Contact urticaria syndrome (CUS) represents a heterogeneous group of inflammatory reactions that appear, usually within a few minutes to an hour, after contact with the eliciting substance. Clinically, erythematous wheal-and-flare reactions are seen, and sensations of burning, stinging, or itching are experienced. These are transient, usually disappearing within a few hours. In its more severe forms, generalized urticaria or extracutaneous manifestations, such as asthma, nausea, abdominal cramps, and even anaphylactic shock, may occur. Diagnosis may be achieved by a variety of skin tests—the open test is the simplest of these and is the ''first-line'' test.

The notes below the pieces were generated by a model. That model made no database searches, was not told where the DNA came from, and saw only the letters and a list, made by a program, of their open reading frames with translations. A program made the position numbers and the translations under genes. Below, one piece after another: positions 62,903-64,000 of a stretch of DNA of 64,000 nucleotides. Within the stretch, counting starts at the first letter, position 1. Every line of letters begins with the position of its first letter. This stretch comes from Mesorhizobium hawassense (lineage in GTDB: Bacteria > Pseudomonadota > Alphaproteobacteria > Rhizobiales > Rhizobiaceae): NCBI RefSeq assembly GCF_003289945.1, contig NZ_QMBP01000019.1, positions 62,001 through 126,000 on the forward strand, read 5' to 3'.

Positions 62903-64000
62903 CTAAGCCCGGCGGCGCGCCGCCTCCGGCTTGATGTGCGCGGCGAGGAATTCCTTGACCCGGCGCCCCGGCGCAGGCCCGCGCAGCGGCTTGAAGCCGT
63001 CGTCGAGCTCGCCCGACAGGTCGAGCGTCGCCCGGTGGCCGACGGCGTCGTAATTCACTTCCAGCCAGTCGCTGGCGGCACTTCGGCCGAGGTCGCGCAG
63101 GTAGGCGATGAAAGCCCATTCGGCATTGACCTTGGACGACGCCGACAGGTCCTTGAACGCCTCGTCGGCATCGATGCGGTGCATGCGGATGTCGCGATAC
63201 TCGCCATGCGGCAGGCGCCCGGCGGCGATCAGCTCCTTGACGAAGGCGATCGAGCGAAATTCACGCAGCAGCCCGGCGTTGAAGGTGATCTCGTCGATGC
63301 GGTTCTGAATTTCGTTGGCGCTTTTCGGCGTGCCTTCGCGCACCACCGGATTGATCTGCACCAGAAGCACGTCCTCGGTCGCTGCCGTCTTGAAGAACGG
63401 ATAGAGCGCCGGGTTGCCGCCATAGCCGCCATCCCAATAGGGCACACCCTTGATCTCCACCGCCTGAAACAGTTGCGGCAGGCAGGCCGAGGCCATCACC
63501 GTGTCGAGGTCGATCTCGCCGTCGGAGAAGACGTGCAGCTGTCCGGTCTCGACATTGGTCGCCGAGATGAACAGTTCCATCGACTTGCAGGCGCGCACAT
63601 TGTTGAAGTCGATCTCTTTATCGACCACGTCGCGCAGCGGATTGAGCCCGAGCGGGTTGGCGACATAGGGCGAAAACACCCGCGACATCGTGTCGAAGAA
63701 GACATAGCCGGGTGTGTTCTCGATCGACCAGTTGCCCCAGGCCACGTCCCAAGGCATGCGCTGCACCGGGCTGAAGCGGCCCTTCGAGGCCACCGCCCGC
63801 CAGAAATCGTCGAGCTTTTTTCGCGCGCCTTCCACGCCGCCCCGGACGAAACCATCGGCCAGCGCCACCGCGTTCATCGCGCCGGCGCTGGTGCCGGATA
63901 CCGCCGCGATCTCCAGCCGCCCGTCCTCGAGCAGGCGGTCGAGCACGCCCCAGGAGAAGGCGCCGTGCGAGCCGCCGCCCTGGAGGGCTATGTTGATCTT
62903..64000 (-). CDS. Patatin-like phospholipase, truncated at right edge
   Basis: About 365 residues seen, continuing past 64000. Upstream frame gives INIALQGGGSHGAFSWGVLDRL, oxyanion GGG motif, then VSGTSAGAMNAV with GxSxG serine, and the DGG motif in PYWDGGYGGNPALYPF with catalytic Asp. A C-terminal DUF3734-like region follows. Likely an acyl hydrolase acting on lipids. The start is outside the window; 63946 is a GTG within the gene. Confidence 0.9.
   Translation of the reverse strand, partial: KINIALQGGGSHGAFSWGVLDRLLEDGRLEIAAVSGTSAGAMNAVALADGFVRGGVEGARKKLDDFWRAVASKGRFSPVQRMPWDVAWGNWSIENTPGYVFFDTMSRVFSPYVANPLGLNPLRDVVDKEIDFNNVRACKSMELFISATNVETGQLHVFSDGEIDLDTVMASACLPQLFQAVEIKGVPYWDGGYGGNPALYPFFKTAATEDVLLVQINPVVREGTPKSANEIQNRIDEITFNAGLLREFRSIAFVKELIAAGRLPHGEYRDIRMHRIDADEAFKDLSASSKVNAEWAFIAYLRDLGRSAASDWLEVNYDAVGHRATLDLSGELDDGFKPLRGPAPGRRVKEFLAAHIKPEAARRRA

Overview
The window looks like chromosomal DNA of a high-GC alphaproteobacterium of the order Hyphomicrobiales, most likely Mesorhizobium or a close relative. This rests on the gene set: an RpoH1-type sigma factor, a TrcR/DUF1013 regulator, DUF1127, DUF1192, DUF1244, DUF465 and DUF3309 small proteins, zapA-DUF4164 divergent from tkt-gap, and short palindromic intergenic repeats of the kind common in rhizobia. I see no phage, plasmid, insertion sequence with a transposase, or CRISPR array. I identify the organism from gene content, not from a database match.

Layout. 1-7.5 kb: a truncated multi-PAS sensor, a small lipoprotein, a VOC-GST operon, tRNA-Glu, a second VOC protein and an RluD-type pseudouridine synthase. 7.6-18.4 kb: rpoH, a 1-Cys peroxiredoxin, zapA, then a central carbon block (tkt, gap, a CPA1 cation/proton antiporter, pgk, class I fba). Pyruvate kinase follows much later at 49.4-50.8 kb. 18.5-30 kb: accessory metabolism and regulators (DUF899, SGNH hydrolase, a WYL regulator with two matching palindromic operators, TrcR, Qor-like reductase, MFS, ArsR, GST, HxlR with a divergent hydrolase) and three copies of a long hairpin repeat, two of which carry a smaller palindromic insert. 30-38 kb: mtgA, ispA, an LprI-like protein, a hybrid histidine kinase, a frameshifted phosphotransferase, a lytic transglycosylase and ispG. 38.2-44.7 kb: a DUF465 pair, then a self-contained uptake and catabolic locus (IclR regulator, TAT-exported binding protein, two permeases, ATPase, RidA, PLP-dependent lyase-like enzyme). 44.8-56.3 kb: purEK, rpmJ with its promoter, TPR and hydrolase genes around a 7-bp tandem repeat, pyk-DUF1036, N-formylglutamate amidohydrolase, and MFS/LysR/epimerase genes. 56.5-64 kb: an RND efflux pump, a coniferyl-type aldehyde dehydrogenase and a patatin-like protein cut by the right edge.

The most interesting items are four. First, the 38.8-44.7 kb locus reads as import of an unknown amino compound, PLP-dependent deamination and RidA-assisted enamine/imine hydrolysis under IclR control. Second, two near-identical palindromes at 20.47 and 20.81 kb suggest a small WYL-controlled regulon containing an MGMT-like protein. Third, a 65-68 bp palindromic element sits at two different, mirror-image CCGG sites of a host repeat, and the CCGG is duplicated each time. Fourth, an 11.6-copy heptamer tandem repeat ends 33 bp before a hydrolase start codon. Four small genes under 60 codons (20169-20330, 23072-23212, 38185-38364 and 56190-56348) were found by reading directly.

CUS may be divided into two categories on the basis of pathophysiological mechanisms: nonimmunological and immunological. There are also urticariogens that act by an uncertain mechanism.
Nonimmunological Contact Urticaria -a
Nonimmunological contact urticaria (NICU), which occurs without prior sensitization, is |
the most common class of CUS. The reaction usually remains localized. Examples of i|
cosmetic substances known to produce NICU are preservatives (e.g., benzoic acid and sorbic acid) and fragrances (e.g., cinnamic aldehyde).
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